"Draw your chair up close to the edge of the precipice and I'll tell you a story." ~F. Scott Fitzgerald

27 January 2012

Paodin meets Red

So, here's another little snippet of my story. Please feel free to tell me what you think--I really want to know!
Chapter 8
Paodin walked into the Amber Stream Inn and Tavern just as the sun began to set. The tavern was dark, lit by only a few candles placed sporadically around the room, and the place was empty except for two grizzled old men seated at opposite ends of the mahogany bar and the bartender.

The man tending the bar seemed out of place in the dusty tavern. He wore rich fabrics most often seen on members of the Royal Court and even in the dim light Paodin could see they were spotless. His long coat hung open, which Paodin imagined was a result of his ample stomach outgrowing the buttons. Unlike most of the common men in Meinsley, the man behind the bar wore his thick red hair cut short. As Paodin sat down on one of the rickety bar stools the man turned toward him.
“What do you want?” he asked, bored.
 “Are you Red?”
 “That’s what people call me,” was his reply.
Ignoring the man’s seeming indifference, Paodin continued, “Jamis told me to ask for you once I got to town. He said you may be able to help me.” At Jamis’ name Red’s interest grew, and when Paodin placed the leather coin purse on the bar his demeanor changed altogether.
 “Ah! Welcome to the Amber. Any friend of Jamis is a welcome distraction.” Stepping out from behind the bar, Red motioned for Paodin to follow. “Come. Let’s see what I can do for you.” He scooped the sachet off the bar and led Paodin through a small door hidden in the shadows.
 The room the two men walked into was a complete opposite to the dark and dirty tavern. A large desk sat in the center of the room, polished until it shone. The chair behind the desk was massive and covered with rich burgundy fabric, looking fit to be one of the king’s thrones. Red sat down behind the ornately carved desk and motioned for Paodin to sit down across from him. Leaning back in his personal throne, Red laced his fingers together across his prominent belly.
 “Tell me, what can I do for you?”
 Paodin got straight to the point. “I have a horse, but I need provisions, enough for a three day journey. I also need a heavy cloak, warm enough for nights in the mountains. I am traveling to---”
 “Your business,” Red cut in, “is your own. My business is to provide a service, and to do so I have no need of knowing your destination. By the looks of you, you could use a scabbard and some boots. Yours appear to be well worn.”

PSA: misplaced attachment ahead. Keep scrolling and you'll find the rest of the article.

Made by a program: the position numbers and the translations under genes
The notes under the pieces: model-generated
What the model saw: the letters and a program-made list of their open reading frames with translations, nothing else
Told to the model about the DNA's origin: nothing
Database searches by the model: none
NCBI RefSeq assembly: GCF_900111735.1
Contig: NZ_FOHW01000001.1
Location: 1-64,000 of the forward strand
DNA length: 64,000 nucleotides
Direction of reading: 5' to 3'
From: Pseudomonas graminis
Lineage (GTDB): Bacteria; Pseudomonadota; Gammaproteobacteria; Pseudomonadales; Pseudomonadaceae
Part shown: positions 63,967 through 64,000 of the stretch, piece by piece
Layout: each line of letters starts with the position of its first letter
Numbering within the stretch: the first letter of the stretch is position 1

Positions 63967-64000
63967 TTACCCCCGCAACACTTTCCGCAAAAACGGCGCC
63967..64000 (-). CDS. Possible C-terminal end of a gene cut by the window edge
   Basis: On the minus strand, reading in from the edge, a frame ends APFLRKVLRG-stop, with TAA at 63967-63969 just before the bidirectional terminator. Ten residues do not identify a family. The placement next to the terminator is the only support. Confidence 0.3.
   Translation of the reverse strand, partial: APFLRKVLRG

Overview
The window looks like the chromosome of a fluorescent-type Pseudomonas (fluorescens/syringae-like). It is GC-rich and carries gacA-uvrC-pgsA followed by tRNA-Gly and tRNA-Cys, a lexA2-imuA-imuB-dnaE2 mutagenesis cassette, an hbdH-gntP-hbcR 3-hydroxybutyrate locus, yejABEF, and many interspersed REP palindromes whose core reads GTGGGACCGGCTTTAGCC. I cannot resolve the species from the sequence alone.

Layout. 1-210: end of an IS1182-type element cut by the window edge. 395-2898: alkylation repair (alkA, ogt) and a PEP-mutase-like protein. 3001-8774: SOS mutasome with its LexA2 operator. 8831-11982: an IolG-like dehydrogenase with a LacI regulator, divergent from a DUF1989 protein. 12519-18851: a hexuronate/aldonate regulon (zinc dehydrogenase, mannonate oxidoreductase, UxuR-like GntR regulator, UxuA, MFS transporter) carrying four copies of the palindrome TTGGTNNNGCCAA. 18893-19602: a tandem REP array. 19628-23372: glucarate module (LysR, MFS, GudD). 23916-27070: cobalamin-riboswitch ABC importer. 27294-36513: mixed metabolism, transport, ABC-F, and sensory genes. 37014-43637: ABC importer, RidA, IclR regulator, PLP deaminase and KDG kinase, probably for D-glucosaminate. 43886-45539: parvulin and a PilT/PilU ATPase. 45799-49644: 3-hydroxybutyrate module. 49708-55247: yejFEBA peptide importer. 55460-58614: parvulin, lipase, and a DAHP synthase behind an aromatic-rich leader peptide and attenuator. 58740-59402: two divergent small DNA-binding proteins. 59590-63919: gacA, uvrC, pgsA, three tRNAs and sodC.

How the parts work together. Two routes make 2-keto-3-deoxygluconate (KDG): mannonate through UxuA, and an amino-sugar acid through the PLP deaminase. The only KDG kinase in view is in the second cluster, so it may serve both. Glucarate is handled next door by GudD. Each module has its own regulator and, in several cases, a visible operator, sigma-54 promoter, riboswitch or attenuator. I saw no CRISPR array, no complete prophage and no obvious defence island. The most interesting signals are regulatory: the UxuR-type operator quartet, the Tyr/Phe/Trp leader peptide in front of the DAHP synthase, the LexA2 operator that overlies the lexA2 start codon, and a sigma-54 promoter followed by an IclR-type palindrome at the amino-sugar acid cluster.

Glancing down at his feet, Paodin realized the man was right. His boots were all he had still been able to wear when the old hermit had given him clothes, but they were by no means in good condition. Looking back up at the big redhead, he said, “There are many things I could use, but all I have to give you are the coins in the purse--and even those have been given to me. I have nothing more to offer.”
Red dumped the coins onto his desk, talking to himself as he counted them. “This will buy enough food and perhaps a cloak, but it will never spread thin enough for boots or a scabbard. If I get a cloak from the old woman it will be warm enough and cheaper, though it will not last as long. Then there would be enough for a scabbard as well. I still couldn’t procure the boots for any less than two days’ worth of food, though.”
 “My boots will serve me well enough,” Paodin interjected.
 Looking up from the coins, Red ignored Paodin’s statement. “How are you with a bow? Are you a decent hunter?”
 “It has been a while since I hunted, but I was once fair,” was his answer.
 “Good. I’ll give you a room for the night and I won’t even charge you, and then you’ll have your supplies at first light,” Red said, grinning with pride in himself. “Follow me,” he said as he stood. “I’ll even give you one of my clean rooms. They’re usually reserved for my, um, ladies’ guests, but visitors have been few lately!”
 Paodin stood, reluctantly following Red from the room back into the dingy bar room and up a rickety staircase. “You are certain my provisions will all be ready at first light? I will need to leave in quite a hurry.”
 “Yes, yes,” the man said casually, pulling at his long coat as the two walked down a grimy hall. “Your horse will be loaded up, watered, and waiting for you to drag yourself from bed, and your supplies will be waiting in my records room, which you saw earlier. Don’t you worry--Red is working even now.” He opened a heavy door that squeaked on its hinges then stepped in ahead of Paodin. “Lottie, move on down the hall. This guest doesn’t require your services tonight.”
As Paodin stepped into the room, a blonde woman in only a skimpy dressing gown brushed past on her way out the door. Paodin averted his eyes, not wanting to make the girl nervous. “She can dress first. I don’t wish to inconvenience her.”
 Lottie giggled and patted Paodin’s cheek. “Too bad, Reddie. He’s a real gem!” With that she blew the two men a kiss and swayed down the hall.
 Red laughed, a big hearty laugh that shook his belly. “You must be exhausted, son! Good night.” He shut the door as he stepped out of the room, his laughter echoing down the hall.

No comments:

Post a Comment

I would love to hear from you!